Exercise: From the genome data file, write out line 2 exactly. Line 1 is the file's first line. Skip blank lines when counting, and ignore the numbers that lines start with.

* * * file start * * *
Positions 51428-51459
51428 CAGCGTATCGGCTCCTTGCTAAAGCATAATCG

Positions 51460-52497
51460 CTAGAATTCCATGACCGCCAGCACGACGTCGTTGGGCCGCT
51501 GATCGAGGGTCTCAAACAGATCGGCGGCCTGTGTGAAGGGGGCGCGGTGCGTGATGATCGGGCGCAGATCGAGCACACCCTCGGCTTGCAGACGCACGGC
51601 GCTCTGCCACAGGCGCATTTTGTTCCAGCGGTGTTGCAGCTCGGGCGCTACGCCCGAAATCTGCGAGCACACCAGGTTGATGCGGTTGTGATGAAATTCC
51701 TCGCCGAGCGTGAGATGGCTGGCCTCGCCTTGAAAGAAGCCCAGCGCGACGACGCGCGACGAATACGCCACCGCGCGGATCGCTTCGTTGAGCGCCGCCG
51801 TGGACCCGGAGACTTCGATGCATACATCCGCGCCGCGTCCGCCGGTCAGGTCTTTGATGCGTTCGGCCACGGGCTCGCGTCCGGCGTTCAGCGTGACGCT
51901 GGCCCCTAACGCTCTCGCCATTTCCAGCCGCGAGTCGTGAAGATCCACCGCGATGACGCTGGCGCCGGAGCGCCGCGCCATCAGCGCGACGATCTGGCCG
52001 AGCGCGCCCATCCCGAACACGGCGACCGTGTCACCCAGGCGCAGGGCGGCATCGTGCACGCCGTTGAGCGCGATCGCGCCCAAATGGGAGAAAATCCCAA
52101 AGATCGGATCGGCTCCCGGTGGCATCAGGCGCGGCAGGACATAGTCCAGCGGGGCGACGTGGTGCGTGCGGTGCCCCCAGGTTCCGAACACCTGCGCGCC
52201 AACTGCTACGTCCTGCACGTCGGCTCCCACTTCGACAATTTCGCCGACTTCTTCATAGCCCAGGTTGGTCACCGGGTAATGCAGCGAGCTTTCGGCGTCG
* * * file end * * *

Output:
51428 CAGCGTATCGGCTCCTTGCTAAAGCATAATCG